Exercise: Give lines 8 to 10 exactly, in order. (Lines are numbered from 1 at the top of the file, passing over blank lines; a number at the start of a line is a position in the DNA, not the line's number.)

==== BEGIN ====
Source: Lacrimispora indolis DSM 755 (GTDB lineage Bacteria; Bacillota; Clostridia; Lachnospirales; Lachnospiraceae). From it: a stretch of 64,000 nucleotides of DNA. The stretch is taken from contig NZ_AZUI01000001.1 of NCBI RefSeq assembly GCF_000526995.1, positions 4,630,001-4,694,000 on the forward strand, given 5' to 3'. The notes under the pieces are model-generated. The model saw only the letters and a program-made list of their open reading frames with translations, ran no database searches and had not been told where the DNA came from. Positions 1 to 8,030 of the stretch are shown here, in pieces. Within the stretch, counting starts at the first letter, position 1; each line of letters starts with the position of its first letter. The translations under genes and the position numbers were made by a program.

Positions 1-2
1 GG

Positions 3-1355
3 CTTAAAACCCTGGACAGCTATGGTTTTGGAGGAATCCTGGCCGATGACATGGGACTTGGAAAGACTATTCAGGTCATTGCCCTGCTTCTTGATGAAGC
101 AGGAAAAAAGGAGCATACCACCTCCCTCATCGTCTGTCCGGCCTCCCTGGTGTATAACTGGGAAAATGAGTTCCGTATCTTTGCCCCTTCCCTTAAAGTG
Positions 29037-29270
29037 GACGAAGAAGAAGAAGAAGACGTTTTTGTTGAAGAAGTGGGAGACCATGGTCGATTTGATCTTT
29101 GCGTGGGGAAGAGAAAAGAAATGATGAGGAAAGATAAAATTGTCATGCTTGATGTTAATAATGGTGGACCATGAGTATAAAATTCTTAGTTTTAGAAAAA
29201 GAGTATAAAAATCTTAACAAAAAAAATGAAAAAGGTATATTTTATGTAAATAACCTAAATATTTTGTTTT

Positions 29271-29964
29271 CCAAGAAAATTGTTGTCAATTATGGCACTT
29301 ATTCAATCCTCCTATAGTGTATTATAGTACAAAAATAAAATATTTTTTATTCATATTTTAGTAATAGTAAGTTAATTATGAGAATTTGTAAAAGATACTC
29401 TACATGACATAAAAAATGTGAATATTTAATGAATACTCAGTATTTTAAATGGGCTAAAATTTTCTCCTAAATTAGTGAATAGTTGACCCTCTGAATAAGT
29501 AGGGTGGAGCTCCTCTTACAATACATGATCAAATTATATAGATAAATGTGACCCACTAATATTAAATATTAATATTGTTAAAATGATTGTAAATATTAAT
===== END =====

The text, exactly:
29037 GACGAAGAAGAAGAAGAAGACGTTTTTGTTGAAGAAGTGGGAGACCATGGTCGATTTGATCTTT
29101 GCGTGGGGAAGAGAAAAGAAATGATGAGGAAAGATAAAATTGTCATGCTTGATGTTAATAATGGTGGACCATGAGTATAAAATTCTTAGTTTTAGAAAAA
29201 GAGTATAAAAATCTTAACAAAAAAAATGAAAAAGGTATATTTTATGTAAATAACCTAAATATTTTGTTTT